Architectural Creations in Lisbon

Oriente

Belem

Among the most fascinating attractions in Lisbon Portugal are its architectural buildings. With an international airport right in the city, you can easily book flights to Lisbon. Many hotels in Lisbon are located in the vicinity of the airport. From there, you can tour the nation’s capital city and view structures with both historical and modern designs.

The buildings that survived a massive earthquake in 1755 have undergone extensive restoration. The structural style of the town’s 19th century architecture is somewhat simple in comparison to its postmodern creations. The itinerary for your visit to Lisbon is not complete unless it includes stops at the city’s most amazing frameworks.

Cathedral

Pre-1755 Architecture

When you take a trolley ride in Lisbon Portugal, you can stop at St. Anthony’s and walk behind the church to find the town’s oldest cathedral. The Se de Lisboa is a Romanesque structure that was originally built on the site of a mosque in 1147 A.D. It has two bell towers plus a Rosetta window, a cloister, and a treasury that you can walk around for a small fee.

Two structures that were designed by Felipe Terzi during the Italian Renaissance are the Igrejas de Sao Roqueand Vicente de Fora. The church that honors St. Vincent (patron saint of Lisbon) has a limestone exterior with a balustrade and two bell towers. Since the church is adjoined with an old Augustine monastery, you can go into the cloisters. In the Igrejas de Sao Roque, you’ll see gilded altars, beautiful inlaid stones, and lots of gold.

You’ll find Manueline architecture in the Belem area. This lavish style reflects the wealth of Portugal during the early 16th century. The Belem Tower and the Jeronimos Monastery were both built during this time period. Their moldings have ocean creatures like barnacles and coral carved into them; this nautical theme emphasizes the importance of the sea to Lisbon’s livelihood.

After the discovery of gold and diamonds in Brazil, architecture in Lisbon Portugal took on the extravagance of baroque designs. The Convento do Mafra is a good example of this artistry.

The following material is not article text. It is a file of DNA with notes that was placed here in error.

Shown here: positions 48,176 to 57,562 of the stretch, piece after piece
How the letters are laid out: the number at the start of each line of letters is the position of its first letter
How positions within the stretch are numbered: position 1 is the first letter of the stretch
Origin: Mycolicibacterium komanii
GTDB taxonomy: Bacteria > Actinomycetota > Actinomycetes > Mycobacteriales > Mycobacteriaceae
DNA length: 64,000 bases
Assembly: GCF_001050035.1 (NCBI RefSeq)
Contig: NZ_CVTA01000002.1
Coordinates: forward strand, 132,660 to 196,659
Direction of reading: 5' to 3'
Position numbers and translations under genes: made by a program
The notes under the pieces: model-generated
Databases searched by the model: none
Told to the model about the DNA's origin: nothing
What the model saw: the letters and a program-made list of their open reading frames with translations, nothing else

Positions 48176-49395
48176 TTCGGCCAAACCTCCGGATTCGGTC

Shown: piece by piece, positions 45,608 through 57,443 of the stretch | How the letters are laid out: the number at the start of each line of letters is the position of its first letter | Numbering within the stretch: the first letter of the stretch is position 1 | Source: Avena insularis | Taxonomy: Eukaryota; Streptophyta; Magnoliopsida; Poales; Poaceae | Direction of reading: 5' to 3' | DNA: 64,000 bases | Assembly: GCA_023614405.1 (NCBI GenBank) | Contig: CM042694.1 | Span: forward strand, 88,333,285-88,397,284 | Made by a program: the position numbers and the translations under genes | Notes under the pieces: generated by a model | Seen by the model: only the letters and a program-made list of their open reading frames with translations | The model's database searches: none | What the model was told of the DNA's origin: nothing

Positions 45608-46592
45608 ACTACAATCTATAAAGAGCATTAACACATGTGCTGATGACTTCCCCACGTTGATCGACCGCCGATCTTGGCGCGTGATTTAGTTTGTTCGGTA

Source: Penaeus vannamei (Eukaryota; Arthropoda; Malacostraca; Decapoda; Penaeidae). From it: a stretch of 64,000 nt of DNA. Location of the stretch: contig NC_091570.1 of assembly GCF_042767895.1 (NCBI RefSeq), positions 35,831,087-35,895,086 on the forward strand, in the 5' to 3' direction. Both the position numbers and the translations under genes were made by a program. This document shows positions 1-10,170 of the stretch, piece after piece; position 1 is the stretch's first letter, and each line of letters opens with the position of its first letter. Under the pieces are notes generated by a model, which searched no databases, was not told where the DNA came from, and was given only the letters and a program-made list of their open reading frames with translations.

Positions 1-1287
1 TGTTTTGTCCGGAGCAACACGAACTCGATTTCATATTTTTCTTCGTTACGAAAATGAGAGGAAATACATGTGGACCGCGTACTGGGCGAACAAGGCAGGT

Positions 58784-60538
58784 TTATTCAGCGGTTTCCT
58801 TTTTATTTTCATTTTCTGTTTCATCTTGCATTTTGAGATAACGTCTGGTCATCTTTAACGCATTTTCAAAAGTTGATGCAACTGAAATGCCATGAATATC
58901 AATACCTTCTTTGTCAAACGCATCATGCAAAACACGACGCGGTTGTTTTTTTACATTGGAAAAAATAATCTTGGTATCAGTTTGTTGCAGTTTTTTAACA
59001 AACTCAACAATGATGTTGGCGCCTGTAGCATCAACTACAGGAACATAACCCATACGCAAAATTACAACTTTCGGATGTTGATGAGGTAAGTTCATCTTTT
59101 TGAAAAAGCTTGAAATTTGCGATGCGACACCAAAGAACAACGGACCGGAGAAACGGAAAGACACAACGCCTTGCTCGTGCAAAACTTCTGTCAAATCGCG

18th and 19th Century Simplicity

Classical architecture made a comeback in Lisbon Portugal after the notorious earthquake of 1755. Gold had become less available for ornamentation, so new buildings were designed with plain walls and ceilings. A well-known Portuguese architect of the time, Eugenio dos Santos, was hired to rebuild the Baixa area near the center of town. He used the new Pombal style to create broad avenues and functional houses.

The 19th century saw a rise in small kiosks along the streets of Lisbon Portugal; some reflected a Moorish architectural influence. As a place where people could go to eat and socialize, the kiosks became a center for public gatherings.

Postmodern Architecture

The modernized kiosks in Portugal’s capital city rest beside contemporary buildings. If you book one of the many available flights to Lisbon, then you can visit places like the Chiado shopping district. This area was restored by modern architect Alvaro Siza Vieira after a devastating fire in 1988. As an expressionist, Vieira also designed the Pavilhao de Portugal. This structure has two main buildings with a thin strip of concrete connecting them like a canopy.

Oriente

Other modern architectural buildings in Lisbon include the Oceanarium; this large indoor aquarium is located in the Parque das Nacoes near the Pavilhao de Portugal. Several hotels in Lisbon offer easy access to these unique architectural sites. While you’re in the area, don’t miss the indoor stadium Estacao do Oriente and the Vasco de Gama Tower. As always, the best way to get around in Lisbon is by booking your transfers with Lisbon Airport Transfers UK.

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